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“Despite being a paediatric nurse for ten years, I’d never heard of EB. That was until my son Lackshhya was born with EB Simplex (EBS).

“I’d had a difficult labour, which resulted in an emergency caesarean section, but it was nothing compared to what we were to face. When my precious son was born we knew instantly that something was wrong because his feet looked very sore. The nurse said they just needed cleaning, but while cleaning them the skin peeled off leaving Lackshhya with a burn-like wound. I then didn’t see him for two days. On the third day I begged the paediatric consultant to tell me what was wrong – we were told that he had a genetic condition and needed protection from infection which was impossible to do in the hospital we were in, in India, so we took him home. We left not knowing how many days he would live for.

“For the first year and a half after Lackshhya was born, life was very hard. I had to quit my job and instead of playing with her new baby brother, Lackshhya’s sister, who was five at the time, had to help me with dressing changes. She had lots of questions and asked why her brother was so poorly. After a while we decided to start a new life in the UK. It was hard leaving behind our family, friends and work, but we wanted the best treatment and care for Lackshhya. He has been registered with Birmingham Children’s Hospital, an EB centre of excellence, since 2003 and we go at least every six months.

“Having a child with EB is not always easy. When we used to take Lackshhya out people would stare then move away assuming that he’d been burnt. It was hard and I’d often get into an argument then come home and cry. It’s even worse when we go to Asian countries, because there’s a lack of understanding around EB. Lackshhya is now 14 years old and tries to have as normal a routine as possible. He wakes up around 7.00am to get ready for school, we give him his painkillers and change his dressings, he has breakfast, packs his school bag and then walks to the school bus. Lackshhya uses a wheelchair, but he tries to avoid it for a little while each day. He often wakes up during the night and sometimes he doesn’t sleep at all due to his painful blisters. We focus on relieving Lackshhya’s pain and helping him to be more independent.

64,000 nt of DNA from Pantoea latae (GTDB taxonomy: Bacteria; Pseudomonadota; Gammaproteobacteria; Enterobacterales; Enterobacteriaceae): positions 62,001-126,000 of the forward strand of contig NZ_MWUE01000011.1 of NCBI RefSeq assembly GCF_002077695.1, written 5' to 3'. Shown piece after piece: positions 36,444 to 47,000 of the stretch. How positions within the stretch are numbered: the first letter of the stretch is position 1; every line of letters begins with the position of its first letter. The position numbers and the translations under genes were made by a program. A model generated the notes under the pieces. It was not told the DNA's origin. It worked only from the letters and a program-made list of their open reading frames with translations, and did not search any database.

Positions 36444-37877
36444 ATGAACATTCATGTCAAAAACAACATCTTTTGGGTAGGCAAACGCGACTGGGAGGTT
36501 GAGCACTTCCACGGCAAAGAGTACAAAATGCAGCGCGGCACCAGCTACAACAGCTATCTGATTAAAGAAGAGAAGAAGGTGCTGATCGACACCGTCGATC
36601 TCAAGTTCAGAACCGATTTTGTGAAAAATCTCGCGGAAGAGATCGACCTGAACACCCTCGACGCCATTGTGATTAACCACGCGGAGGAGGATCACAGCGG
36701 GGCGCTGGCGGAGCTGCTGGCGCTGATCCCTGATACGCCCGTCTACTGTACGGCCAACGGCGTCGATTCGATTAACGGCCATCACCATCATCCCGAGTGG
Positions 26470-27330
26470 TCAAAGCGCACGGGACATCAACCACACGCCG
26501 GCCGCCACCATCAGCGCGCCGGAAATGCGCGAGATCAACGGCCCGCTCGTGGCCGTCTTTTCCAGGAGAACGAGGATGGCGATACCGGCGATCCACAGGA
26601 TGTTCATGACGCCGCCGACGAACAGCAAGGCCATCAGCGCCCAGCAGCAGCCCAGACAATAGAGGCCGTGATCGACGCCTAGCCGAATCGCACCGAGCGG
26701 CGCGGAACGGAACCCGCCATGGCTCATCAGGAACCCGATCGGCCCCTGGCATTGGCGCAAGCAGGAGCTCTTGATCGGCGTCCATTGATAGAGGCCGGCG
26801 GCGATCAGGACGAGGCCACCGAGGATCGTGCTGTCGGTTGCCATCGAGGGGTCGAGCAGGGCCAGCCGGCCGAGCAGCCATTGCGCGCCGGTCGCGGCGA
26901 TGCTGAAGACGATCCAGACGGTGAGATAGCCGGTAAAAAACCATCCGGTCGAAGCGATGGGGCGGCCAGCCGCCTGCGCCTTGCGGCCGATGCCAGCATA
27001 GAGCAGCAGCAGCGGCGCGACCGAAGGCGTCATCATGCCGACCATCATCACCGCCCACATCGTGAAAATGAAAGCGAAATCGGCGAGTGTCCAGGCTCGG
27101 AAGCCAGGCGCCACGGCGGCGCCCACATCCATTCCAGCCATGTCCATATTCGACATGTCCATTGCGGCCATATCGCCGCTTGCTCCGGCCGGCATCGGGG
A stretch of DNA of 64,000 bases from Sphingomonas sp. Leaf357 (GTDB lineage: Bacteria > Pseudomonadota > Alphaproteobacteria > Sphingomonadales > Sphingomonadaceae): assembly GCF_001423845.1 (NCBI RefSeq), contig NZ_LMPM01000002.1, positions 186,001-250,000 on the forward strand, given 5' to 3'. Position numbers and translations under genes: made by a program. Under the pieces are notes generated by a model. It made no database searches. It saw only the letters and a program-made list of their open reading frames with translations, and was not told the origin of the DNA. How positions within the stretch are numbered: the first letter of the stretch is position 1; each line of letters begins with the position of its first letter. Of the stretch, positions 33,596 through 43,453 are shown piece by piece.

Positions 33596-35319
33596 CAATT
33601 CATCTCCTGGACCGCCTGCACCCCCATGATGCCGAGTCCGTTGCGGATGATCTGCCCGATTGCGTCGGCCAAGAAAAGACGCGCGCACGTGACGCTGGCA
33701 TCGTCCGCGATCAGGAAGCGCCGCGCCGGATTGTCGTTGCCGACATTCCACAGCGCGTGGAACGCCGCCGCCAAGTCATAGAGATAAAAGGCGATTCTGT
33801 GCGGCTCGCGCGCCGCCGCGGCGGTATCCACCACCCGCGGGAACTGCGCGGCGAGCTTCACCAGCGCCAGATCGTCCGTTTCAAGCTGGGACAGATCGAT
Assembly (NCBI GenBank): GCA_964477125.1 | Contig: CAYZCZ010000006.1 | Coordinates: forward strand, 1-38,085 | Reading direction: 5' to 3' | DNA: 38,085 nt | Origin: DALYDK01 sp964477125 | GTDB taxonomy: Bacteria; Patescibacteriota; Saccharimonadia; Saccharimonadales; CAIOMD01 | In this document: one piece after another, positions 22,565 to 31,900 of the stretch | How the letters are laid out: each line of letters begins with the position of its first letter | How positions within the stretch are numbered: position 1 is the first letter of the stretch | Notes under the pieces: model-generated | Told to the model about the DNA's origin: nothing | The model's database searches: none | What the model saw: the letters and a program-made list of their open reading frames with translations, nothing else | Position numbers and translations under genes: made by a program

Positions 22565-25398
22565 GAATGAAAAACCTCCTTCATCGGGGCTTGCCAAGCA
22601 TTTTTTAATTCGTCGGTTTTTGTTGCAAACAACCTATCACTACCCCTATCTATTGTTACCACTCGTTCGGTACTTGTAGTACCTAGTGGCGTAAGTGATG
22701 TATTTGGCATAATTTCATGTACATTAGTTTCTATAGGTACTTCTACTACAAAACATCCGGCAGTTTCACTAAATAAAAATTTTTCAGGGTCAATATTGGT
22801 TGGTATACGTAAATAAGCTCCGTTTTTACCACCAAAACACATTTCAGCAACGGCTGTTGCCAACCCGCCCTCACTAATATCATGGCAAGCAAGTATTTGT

“We try and maintain a normal family life – I work part time in a GP – but it is tough. The biggest impact that EB has on our everyday life is the worry. When Lackshhya is not well our minds are always on him – we often have to cancel plans, meetings, or take a day off work to look after him.  

“At home we’ve made some changes to make life as easy as possible for Lackshhya. We’ve extended our home so that there’s a downstairs bathroom and had a lift fitted. DEBRA has helped us by installing a shower in his bathroom, which has a set temperature cut-off point to avoid the risk of him being burnt, and they’ve helped towards the cost of a washing machine and provided a tumble dryer because with EB there’s a lot more washing than normal.

“We were first introduced to DEBRA through Birmingham Children’s Hospital in 2004. Aside from the financial help, DEBRA has been a great support. My advice to anyone with EB is to get in touch with DEBRA because it’s good to meet other families who are coping with EB to talk and share thoughts and ideas.”

Kamleash Jaisswar, Lackshhya’s Mum

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